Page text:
Dr. Eduardo Santos, who took over as managing director afterDavid Bunevacz stopped showing up at Beverly Hills 6750, said he had trustedBunevacz. Particularly in the first few months of working together, the doctorsaid he had no reason to be suspicious of their president.
However, he said he did notice a certain looseness in David’sspending habits.“I noticed that he's kinda lax with the way he spendsmoney,” the doctor said cryptically.
The clinic’s general manager, Suzette Lopez, added her ownprofile of David: “He’s a very smooth talker. He's very nice. He's verygenerous. He would treat everybody to Starbucks. Very generous.”
PEP asked: Did David’s lifestyle, which included buying aPorsche Cayenne on the same month he would buy his wife a BMW X5, not raisesuspicions among his business partners? And what of reports about the couple’sbusiness trips abroad on first-class accommodations, parties in Hong Kong, andexpensive pieces of jewelry, which were said to have reached the clinic?
Dr. Santos said the lifestyle was “higher than what weknew,” but was not cause for suspicion, at first. “You know,” he explained, “Davidhad this thing about being successful with other business investments. [He was]supposed [to have] investments in other business interests, which include his businessof consultation, business with LGUs [Local Government Units].
“He was allegedly involved with the mining business. Hewas also due to make a windfall, stuff like that…So he was able to carry offthis lifestyle. And you know, the way [he] and the wife project themselves: Theylook money. They look money.”
Dr. Abe Marinduque, for his part, made this comment: “Whenthey started coming out with the BMW sa Celebrity Duets, I never had anysuspicion. Until a friend of mine said, ‘You should get your company audited.David seems to have a lot of money.’ But [I replied], ‘Bakit niya ‘kololokohin, e, I see him every day here. He can make you believe anything.”
THE LEGAL CASES. Was it the BMW X5 that eventually ledto the filing of cases against Bunevacz?
Dr. Santos said yes. “It was triggered by that. You know,in a corporation, usually corporate policies dictate that you should have anexternal audit on a yearly basis. And it was also about time to have one done.But again, it was kind of postponed. Again, what triggered it was theflamboyant lifestyle, so when that was noticeable, our board of directors calledfor a rapid external audit. We [did] it already. These are things that are toonoticeable.”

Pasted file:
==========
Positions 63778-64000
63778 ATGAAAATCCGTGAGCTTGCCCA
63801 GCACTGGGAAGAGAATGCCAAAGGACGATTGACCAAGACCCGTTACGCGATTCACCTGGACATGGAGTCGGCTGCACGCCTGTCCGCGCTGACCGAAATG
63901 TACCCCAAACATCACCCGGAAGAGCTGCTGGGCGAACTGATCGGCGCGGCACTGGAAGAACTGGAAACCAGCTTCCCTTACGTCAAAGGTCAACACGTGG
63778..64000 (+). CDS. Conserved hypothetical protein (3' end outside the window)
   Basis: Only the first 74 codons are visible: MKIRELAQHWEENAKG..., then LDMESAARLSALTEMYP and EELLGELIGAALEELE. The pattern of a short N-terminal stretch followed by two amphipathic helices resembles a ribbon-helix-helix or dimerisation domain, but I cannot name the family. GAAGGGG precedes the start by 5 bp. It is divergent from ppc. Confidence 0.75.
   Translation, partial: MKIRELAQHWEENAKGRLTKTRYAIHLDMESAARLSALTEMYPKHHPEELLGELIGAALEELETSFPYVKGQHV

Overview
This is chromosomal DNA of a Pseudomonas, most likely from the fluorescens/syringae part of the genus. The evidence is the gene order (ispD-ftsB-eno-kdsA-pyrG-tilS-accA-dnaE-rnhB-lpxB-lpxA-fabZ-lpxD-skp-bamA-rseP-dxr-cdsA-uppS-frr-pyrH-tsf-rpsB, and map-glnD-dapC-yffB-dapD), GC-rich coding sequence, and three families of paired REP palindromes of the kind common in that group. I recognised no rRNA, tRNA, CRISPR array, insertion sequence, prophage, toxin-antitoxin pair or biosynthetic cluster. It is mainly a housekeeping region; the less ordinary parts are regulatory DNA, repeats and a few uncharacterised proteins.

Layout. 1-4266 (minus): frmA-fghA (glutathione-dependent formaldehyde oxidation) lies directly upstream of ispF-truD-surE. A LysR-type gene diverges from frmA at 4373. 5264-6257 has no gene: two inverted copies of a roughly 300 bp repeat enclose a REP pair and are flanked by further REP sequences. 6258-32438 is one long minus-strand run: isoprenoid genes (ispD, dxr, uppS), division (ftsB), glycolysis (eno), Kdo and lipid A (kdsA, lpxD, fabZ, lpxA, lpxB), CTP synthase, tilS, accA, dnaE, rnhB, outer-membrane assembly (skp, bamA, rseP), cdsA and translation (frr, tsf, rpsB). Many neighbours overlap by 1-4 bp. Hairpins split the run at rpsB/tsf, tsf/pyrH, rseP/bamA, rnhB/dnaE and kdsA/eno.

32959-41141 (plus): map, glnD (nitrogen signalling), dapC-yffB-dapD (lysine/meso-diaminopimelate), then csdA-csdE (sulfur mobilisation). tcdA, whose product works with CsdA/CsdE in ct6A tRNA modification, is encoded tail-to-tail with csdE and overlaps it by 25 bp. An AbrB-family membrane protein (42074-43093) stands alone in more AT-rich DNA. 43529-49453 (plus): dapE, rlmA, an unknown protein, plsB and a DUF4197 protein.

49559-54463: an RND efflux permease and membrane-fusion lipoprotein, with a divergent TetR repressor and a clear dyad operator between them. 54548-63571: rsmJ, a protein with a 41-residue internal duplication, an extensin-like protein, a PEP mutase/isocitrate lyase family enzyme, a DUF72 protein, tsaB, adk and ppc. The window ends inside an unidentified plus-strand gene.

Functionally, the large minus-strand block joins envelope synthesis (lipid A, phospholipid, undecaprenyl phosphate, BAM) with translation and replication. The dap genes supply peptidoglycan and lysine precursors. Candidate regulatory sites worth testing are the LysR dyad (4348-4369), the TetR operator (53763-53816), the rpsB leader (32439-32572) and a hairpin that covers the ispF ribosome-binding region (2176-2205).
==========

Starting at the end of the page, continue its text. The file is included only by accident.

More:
The company—represented by one of its directors, TyroneOng—formally filed their first estafa case against Bunevacz at the Quezon CityProsecution Office on February 1.
The Complaint-Affidavit stated: “The result of thepreliminary audit report was shocking. The auditors flagged down as anomalousseveral check disbursements of corporate funds that were signed and/orauthorized by respondent [David Joseph I. Bunevacz], principally because thesedisbursements were for purposes not at all related to the operations of thecompany.”
Two checks were issued to Klassik Motors: Check Numbers0001228562-0001228563, dated March 10, 2007, amounting to Php 175, 000 each.
According to the Complaint-Affidavit, since “no motorvehicle” purchased from Klassik BMW was ever listed as a company asset, and theBoard of Directors never ratified or approved the disbursement of the specificchecks mentioned, Beverly Hills 6750 deemed the transaction “anomalous.”
The company demanded, through a “respondent letter” datedDecember 19, that David return and pay his disbursements of company fundsamounting to “one million eight hundred twenty one thousand five hundred eightyone pesos (PhP 1,821,581.00).”
Dr. Marinduque enumerated the process: “The first demandthat we sent him was 1.8 million pesos because that represented the first dayof the audit. So there are several checks [discovered on] the first day of theaudit. There were several checks amounting to 1.8 million. As far as I know,[these were discovered] if not the first day, the first couple of days. That’swhat we sent him [the demand letter to explain those unexplained checks] in thefirst demand letter.”
Then the cosmetic gynecologist summed up: “But when wefinished our audit, our official audit, there were a lot more [checkdisbursements]. Voluminous! So we have several others.”
Dr. Santos seconded that: “There were many glaringmisappropriation of funds. It’s a very glaring…down payment for the X5, mga500,000 of the company assets, mga travels—first class—with family and childrento Amanpulo…”
The clinic’s second estafa case against Bunevacz was filedon February 11 in Manila. “The substance of the complaint,” according to Dr.Santos, “is basically funds which were used, pay to cash, with no liquidationor no receipt.”
“And marami pang iba,” Dr. Abe picked up. “And we’retrying to audit na nga, ‘no. And we found out that some of the patients directlypay him. [But] in our books, those patients have not paid!”
These patients, Dr. Santos disclosed, were “prominentpeople. The quotation comes from us, and the payment is made directly to David.It doesn’t really enter the corporate funds. And then he’d come here, ‘Oh,that’s complimentary, that’s complimentary’ [he’d say about those treatments.So now] we try to find out.”